Spending too much time online may increase your risk of catching a cold or the flu as excessive internet use can damage immune function, a new study has claimed.
The study by scientists from Swansea and Milan Universities evaluated 500 people aged 18 to 101 years old. It found that those who reported over-using internet also reported having more cold and flu symptoms than those people who did not report excessive internet use.
Around 40% of the sample reported mild or worse levels of internet addiction — a figure which did not differ between males and females. People with greater levels of internet addiction had around 30% more cold and flu symptoms than those with less problematic internet usage.
Previous research has shown that those who spend excessive time on internet experience greater sleep deprivation, have worse eating habits and less healthy diets, engage in less exercise, and tend to smoke and drink alcohol more. These behaviors can harm their immune system and increase vulnerability to diseases.
“We found that the impact of the internet on people’s health was independent of a range of other factors, like depression, sleep deprivation, and loneliness, which are associated with high levels of internet use and also with poor health,” said professor Phil Reed of Swansea University.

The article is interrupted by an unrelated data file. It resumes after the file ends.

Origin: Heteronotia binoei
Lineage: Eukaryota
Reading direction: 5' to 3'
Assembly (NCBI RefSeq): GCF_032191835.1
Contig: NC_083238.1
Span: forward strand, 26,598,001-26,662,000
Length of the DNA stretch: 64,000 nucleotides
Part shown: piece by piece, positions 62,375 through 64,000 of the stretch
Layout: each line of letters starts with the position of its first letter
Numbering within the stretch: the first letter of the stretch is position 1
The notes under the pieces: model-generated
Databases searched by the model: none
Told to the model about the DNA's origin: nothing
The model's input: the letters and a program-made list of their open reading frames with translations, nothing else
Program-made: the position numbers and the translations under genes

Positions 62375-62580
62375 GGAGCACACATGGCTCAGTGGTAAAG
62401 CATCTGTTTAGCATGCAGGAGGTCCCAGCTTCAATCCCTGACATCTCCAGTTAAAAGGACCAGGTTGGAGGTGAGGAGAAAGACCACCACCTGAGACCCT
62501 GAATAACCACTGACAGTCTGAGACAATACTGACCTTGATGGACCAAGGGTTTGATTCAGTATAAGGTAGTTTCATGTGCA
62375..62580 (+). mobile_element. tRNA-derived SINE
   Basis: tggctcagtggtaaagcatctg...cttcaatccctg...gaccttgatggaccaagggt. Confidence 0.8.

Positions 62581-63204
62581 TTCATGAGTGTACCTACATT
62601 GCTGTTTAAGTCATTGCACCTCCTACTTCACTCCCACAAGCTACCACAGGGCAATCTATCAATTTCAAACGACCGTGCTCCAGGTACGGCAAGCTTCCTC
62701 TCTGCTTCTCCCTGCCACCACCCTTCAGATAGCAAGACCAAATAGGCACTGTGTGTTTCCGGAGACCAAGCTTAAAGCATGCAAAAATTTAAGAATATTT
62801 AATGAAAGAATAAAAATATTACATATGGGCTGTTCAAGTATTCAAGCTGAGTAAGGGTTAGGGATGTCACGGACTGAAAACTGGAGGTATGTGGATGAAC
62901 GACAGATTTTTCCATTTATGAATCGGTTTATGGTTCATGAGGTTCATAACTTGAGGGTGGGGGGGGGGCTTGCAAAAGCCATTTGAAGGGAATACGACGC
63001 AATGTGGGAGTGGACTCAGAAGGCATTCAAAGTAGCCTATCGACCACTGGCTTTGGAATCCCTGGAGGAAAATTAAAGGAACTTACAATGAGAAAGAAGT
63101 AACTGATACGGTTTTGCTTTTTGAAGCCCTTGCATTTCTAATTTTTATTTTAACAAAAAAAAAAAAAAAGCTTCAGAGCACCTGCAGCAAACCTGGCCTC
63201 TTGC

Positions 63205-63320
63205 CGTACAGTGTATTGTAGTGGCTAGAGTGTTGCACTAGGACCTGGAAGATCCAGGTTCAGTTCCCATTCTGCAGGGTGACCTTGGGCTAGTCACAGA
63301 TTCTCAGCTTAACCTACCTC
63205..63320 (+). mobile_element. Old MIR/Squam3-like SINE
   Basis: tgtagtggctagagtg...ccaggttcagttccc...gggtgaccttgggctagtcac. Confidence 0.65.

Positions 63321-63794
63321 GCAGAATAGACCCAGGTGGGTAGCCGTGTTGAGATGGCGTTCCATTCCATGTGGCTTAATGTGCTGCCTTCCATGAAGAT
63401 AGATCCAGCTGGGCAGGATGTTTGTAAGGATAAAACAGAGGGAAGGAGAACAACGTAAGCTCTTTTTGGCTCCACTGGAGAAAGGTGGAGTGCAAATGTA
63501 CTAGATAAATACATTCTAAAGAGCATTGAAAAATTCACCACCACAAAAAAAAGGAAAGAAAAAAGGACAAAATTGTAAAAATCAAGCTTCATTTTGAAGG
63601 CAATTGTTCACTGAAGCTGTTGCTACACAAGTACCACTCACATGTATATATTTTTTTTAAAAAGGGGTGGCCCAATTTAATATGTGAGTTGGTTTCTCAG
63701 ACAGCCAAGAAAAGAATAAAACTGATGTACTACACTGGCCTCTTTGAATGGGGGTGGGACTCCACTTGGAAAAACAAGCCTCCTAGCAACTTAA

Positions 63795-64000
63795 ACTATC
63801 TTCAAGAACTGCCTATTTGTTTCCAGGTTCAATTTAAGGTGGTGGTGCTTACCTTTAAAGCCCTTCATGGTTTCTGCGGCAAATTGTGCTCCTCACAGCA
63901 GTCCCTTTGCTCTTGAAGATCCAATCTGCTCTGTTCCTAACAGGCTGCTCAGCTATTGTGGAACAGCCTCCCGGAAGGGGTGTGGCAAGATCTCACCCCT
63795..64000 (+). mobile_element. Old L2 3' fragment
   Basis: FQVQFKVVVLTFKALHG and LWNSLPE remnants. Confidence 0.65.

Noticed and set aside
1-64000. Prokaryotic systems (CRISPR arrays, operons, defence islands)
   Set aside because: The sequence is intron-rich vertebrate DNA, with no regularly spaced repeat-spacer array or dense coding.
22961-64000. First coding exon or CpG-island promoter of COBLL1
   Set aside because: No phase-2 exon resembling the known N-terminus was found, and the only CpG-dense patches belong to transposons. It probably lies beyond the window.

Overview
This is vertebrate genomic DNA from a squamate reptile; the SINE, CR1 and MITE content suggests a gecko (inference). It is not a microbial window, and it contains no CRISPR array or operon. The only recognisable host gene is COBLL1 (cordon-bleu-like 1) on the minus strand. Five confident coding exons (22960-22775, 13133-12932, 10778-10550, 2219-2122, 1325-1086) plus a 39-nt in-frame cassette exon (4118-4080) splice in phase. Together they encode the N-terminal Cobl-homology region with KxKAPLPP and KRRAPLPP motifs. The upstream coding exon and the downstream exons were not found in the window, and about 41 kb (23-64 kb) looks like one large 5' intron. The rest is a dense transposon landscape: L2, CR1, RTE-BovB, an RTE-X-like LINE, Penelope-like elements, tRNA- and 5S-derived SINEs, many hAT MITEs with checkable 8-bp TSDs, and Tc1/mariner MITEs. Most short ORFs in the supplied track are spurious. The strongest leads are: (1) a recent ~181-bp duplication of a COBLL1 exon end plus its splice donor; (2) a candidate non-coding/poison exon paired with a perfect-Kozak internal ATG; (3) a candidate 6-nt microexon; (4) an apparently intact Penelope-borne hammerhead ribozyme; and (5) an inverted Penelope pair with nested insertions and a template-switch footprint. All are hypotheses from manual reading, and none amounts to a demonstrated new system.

The study suggested that those who are addicted to internet may suffer from great stress when they are disconnected from it, and this cycle of stress and relief may lead to altered levels of cortisol — a hormone that impacts immune function.
“It may also be that those who spend a long time alone on the internet experience reduced immune function as a result of simply not having enough contact with others and their germs,” said Reed.
The study also found that people reported using the internet on average for six hours a day, but a sizable minority of the sample used it for over 10 hours a day — most often connected with social media sites. There were also differences in the way men and women use internet—women using internet for social media and shopping more, and men reporting more use for gaming and pornography.